Stornoway Trust Nursery – Safeguarding our Ash Population for the Future

Amongst the Tree varieties we are planting up in the Stornoway Trust Nursery at the moment, one particularly interesting prospect for the future is ASH, (Fraxinus Excelior).

Picture from the Woodland Trust

At present there is a ban on transporting Ash due to Chalara Ash Die Back Disease, widely reported in Europe and in more than 150 locations on mainland Scotland and England.

This is a disease that was first identified on the UK mainland in 2012.  It is a fungal disease that attacks ash trees and once infected it is 100% fatal to the tree.  It has been estimated that at present 80% of ash trees in Britain have been lost to the infection and predictions are that eventually 95-99% will be lost.

Leaves are normally only infected by the airborne spores of
the fungus. Spores are produced on fallen ash leaves and
shoots in the litter layer usually between June and September
in the year after infection. The spores appear to be able to
disperse over tens of kilometres. Over longer distances the risk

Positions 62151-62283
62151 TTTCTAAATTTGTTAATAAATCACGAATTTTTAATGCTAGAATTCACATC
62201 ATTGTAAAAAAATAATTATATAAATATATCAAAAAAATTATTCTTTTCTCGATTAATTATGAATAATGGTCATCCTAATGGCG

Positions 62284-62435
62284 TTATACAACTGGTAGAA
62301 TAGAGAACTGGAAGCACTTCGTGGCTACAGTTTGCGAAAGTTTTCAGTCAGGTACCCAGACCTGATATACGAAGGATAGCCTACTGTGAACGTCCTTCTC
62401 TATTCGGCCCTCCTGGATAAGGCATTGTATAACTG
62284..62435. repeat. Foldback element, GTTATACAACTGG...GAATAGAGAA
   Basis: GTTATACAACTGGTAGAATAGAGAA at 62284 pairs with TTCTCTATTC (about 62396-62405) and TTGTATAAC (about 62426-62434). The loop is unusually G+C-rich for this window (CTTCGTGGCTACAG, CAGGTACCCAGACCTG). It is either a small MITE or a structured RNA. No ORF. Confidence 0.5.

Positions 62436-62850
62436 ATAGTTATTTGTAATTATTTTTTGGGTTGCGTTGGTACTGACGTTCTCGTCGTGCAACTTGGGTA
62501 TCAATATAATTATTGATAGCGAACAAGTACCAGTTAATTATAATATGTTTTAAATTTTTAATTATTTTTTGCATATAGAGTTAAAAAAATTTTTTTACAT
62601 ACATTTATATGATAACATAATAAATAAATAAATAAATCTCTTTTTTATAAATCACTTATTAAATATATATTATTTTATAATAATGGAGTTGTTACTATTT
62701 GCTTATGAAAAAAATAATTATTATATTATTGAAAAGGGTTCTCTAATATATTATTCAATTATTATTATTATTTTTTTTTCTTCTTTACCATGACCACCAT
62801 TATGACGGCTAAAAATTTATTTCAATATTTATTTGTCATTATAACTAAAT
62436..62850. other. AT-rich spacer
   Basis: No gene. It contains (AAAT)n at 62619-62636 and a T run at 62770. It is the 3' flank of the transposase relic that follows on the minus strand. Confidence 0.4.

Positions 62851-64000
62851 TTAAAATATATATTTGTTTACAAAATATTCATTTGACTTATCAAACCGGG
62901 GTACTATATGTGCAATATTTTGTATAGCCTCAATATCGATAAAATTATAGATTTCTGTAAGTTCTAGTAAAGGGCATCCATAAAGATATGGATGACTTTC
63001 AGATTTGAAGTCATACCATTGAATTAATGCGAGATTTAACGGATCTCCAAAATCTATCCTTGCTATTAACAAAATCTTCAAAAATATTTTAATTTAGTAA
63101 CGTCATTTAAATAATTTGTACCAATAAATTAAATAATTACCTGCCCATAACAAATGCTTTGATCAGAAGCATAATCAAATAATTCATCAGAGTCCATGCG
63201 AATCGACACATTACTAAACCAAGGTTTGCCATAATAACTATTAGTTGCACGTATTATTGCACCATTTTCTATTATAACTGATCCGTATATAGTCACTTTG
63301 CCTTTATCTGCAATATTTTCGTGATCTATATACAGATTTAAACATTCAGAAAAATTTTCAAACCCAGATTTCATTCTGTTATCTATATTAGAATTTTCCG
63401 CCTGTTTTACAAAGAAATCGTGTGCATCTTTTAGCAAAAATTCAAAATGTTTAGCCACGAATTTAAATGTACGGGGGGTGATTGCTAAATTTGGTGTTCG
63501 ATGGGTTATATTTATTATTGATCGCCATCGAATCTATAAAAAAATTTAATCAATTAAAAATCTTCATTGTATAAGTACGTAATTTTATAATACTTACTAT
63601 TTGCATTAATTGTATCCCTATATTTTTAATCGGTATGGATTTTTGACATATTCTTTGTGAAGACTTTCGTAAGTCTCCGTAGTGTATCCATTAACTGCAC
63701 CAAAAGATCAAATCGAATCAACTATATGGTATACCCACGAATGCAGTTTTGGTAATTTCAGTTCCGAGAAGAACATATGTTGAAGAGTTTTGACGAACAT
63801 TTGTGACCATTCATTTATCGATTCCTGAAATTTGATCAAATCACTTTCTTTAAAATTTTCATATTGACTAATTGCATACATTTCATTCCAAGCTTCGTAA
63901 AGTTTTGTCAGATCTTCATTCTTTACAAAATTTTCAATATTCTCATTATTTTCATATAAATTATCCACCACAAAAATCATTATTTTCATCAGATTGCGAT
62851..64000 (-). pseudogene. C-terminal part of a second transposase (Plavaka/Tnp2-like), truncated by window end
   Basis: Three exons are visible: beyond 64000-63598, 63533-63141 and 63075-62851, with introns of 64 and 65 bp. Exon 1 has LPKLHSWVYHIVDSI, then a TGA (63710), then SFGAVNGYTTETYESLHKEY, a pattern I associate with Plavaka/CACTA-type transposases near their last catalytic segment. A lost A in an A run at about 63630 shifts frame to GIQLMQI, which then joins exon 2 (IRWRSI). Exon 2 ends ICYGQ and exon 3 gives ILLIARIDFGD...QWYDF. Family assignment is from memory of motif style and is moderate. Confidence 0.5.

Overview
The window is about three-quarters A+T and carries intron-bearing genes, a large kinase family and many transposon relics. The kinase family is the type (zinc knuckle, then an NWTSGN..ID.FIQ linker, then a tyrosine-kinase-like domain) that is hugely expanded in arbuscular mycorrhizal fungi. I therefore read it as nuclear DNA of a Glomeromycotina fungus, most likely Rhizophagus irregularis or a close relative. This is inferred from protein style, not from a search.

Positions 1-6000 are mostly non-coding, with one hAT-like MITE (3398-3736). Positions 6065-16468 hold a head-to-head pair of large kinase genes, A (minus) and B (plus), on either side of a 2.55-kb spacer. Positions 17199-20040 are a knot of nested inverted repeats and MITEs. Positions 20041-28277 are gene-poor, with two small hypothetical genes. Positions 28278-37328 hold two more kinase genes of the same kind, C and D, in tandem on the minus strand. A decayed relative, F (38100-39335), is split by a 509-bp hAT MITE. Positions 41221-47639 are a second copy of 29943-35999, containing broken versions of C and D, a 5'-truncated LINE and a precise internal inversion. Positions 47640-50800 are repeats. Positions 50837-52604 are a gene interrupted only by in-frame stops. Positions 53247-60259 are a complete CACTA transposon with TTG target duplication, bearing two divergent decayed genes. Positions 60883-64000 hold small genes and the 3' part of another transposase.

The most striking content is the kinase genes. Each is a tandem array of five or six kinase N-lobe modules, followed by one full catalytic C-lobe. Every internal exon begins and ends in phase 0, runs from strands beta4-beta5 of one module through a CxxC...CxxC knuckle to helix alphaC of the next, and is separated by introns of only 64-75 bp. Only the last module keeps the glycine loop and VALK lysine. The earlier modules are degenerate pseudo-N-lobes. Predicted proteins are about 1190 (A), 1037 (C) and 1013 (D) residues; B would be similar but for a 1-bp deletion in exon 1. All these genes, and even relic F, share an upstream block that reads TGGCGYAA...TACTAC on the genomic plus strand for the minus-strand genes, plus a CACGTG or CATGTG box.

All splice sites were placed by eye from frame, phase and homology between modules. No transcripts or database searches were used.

of spread is likely to be via the movement of diseased ash
plants. Movement of logs from infected trees may also be a
pathway for spread although the risk of this is considered low

- Source the Woodland Trust

As far as we are aware Ash Dieback has not affected the Isle of Lewis, protected as we are by the expanse of the Minch.  This opens up the possibility that when the ban on the movement of Ash is eventually lifted, The Stornoway Trust Nursery may be in a position to be a much-needed supply of disease free plants for re stocking mainland areas from our locally propagated source.

It  would be an excellent opportunity to use our unique geographical location to help in the conservation of this important tree species.